(RxWiki News) Irritable bowel syndrome (IBS) can be a literal pain in the gut. IBS symptoms such as diarrhea, tummy aches and cramps can negatively impact quality of life.
Current treatment options for diarrhea associated with irritable bowel syndrome are limited, but a recent study says eluxadoline — a new drug undergoing clinical trials — is safe and effective for the treatment of diarrhea caused by irritable bowel syndrome.
According to the study, patients given eluxadoline showed significant improvement in their symptoms. The patients had less constipation and experienced a better quality of life that increased with the length of treatment.
"Ask your doctor about new treatments for irritable bowel syndrome."
The study was conducted by Leonard S. Dove, PhD, at Furiex Pharmaceuticals, along with colleagues from several institutions in the US.
The aim of this study was to look at the safety and effectiveness of eluxadoline for irritable bowel syndrome.
Irritable bowel syndrome (IBS) is a functional bowel disorder of unknown cause that affects the intestine. The disorder occurs more commonly in women than men and is also more common in patients who are younger than 45 years of age.
Common symptoms of the disorder include abdominal pain, cramping and alternations in bowel movements — such as diarrhea or constipation. In a certain form of irritable bowel syndrome, which the study researchers focused on, diarrhea is the predominant symptom.
Eluxadoline is a new drug currently being studied to counter this type of irritable bowel syndrome.
The researchers looked at 807 patients and randomly assigned them to two groups. Patients in the treatment group received 5, 25, 100 or 200 milligrams of eluxadoline orally twice a day for 12 weeks. Patients in the placebo group received a blank pill with no drug twice a day for 12 weeks.
Upon analysis of the results, the researchers found that more patients receiving eluxadoline responded to treatment than those who took placebos.
Patients who took 100 milligrams (28 percent of these patients) or 200 milligrams (28.5 percent of these patients) of eluxadoline were more likely to meet a treatment goal recommended by the FDA when compared to patients who only took a placebo (13.8 percent).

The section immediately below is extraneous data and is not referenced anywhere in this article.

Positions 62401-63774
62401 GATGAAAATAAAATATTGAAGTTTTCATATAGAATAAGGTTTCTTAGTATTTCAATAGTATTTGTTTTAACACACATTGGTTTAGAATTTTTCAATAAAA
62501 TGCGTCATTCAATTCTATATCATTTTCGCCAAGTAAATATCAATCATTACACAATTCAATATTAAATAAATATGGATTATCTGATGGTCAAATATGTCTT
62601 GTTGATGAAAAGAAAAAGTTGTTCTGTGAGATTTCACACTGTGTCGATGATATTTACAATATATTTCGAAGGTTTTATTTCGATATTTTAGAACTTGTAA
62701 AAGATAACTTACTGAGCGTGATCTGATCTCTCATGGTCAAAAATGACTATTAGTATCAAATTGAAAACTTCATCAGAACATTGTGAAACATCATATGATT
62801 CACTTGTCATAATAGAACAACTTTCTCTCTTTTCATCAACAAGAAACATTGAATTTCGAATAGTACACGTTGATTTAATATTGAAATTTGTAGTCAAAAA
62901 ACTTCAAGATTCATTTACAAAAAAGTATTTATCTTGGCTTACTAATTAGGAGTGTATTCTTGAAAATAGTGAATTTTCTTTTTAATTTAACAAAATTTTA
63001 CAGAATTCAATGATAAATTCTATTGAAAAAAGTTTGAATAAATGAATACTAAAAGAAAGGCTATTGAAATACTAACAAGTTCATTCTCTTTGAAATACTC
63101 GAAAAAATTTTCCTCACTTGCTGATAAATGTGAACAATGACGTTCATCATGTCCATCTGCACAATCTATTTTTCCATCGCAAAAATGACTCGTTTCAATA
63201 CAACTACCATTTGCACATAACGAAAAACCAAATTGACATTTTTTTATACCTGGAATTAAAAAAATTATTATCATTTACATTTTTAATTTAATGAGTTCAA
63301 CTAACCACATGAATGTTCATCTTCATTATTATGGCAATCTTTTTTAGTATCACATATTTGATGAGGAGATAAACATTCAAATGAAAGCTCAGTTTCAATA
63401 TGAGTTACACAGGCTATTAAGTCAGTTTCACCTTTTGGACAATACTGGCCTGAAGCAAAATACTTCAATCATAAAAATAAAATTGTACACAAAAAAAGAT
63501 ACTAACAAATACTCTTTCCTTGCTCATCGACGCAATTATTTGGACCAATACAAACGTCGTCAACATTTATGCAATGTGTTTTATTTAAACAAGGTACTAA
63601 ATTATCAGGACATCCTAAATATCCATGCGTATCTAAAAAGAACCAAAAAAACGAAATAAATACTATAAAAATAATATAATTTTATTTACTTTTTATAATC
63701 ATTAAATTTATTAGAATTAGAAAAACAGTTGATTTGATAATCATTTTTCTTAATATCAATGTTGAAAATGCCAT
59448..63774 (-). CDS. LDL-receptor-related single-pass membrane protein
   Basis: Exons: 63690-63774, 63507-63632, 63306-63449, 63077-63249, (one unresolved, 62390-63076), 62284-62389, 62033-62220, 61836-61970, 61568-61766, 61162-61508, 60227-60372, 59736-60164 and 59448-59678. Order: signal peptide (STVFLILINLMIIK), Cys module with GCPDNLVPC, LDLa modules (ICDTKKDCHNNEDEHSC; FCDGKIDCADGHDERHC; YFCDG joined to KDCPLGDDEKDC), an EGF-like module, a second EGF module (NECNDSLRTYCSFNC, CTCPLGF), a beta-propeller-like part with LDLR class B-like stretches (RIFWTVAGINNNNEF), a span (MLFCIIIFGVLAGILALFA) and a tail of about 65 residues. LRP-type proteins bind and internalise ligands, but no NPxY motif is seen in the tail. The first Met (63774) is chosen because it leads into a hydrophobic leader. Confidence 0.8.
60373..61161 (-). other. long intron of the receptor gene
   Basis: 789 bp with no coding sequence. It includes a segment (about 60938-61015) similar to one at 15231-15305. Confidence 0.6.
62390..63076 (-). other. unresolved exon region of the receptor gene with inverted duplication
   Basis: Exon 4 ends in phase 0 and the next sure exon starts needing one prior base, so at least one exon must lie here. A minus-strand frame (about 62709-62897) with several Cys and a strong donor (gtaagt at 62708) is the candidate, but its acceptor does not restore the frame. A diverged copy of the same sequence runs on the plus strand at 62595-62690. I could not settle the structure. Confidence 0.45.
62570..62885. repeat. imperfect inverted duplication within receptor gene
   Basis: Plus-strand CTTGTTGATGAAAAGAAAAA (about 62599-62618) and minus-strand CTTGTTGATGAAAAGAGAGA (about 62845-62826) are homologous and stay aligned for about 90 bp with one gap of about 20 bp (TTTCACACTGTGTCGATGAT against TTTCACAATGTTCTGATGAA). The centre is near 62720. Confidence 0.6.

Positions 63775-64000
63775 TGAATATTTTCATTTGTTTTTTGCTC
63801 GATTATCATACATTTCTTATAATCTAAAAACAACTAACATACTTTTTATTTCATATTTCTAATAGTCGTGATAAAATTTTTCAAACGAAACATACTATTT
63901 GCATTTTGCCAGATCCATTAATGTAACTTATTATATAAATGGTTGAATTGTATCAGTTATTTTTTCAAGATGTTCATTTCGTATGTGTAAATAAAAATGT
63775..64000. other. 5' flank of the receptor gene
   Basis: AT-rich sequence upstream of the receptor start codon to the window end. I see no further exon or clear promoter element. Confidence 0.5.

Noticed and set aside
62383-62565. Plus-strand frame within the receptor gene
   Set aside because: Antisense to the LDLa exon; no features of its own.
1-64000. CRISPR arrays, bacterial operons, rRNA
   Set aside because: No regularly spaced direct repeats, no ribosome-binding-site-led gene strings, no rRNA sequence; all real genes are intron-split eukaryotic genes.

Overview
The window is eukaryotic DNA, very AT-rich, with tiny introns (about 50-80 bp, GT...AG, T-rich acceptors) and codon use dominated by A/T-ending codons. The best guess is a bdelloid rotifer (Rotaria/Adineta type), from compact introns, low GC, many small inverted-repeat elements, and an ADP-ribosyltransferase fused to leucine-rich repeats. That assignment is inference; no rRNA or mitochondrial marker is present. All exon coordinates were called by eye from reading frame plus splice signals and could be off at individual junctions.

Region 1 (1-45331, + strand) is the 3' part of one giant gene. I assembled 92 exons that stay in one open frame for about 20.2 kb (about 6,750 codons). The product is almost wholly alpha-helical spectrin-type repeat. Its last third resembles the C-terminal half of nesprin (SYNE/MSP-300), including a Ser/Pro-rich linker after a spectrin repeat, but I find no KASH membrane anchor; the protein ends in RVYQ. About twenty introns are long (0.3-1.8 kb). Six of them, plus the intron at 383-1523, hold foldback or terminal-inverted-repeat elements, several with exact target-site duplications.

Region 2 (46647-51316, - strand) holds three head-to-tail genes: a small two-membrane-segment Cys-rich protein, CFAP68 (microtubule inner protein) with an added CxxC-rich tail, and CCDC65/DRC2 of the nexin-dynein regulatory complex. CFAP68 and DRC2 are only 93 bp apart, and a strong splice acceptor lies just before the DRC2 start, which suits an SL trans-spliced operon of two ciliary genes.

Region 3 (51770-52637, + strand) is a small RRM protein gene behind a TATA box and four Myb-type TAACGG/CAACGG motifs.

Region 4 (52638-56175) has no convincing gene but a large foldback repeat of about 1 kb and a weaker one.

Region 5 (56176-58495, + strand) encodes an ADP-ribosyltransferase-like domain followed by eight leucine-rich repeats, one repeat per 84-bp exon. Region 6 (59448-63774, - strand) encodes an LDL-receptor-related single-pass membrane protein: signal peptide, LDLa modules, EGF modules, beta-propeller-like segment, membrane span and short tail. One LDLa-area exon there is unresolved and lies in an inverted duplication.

The FDA-recommended goal was based on improvement in abdominal pain, stool consistency and bowel characteristics.
The rate of constipation was low among patients taking eluxadoline, and the drug was well tolerated. Both relief of symptoms as well as quality of life improved with longer duration of treatment.
"There is a critical need for a safe and effective treatment for IBS-D, a disorder affecting approximately 10 to 15 percent of the population in Western counties," said Anthony Lembo, study co-author from Harvard Medical School, Center for Clinical and Translational Research in Gastrointestinal Motility, Beth Israel Deaconess Medical Center, Division of Gastroenterology, Boston, MA.
"The results of our study confirm the effectiveness of eluxadoline to decrease abdominal pain and improve stool consistency, without significant risk of constipation, for patients with IBS-D," Lembo said.
Eluxadoline, which is still undergoing clinical trials, has not yet been approved by the FDA or launched in the market.
According to Maxwell Chait, MD, FACP, a gastroenterologist at ColumbiaDoctors Medical Group, “The results of eluxadoline clinical trials so far have shown that the drug decreases abdominal pain and improves stool consistency without a significant development of constipation.
“There is a scarcity of drug options available in treating patients with irritable bowel syndrome. But further study is necessary to determine certain characteristics in patients that could predict the clinical response to the drug and possible adverse reactions that caused the withdrawal of previous agents for irritable bowel syndrome from the market,” said Dr. Chait.
The results of the study were published August 12 in Gastroenterology.
The study was funded by Furiex Pharmaceuticals, the company that makes eluxadoline.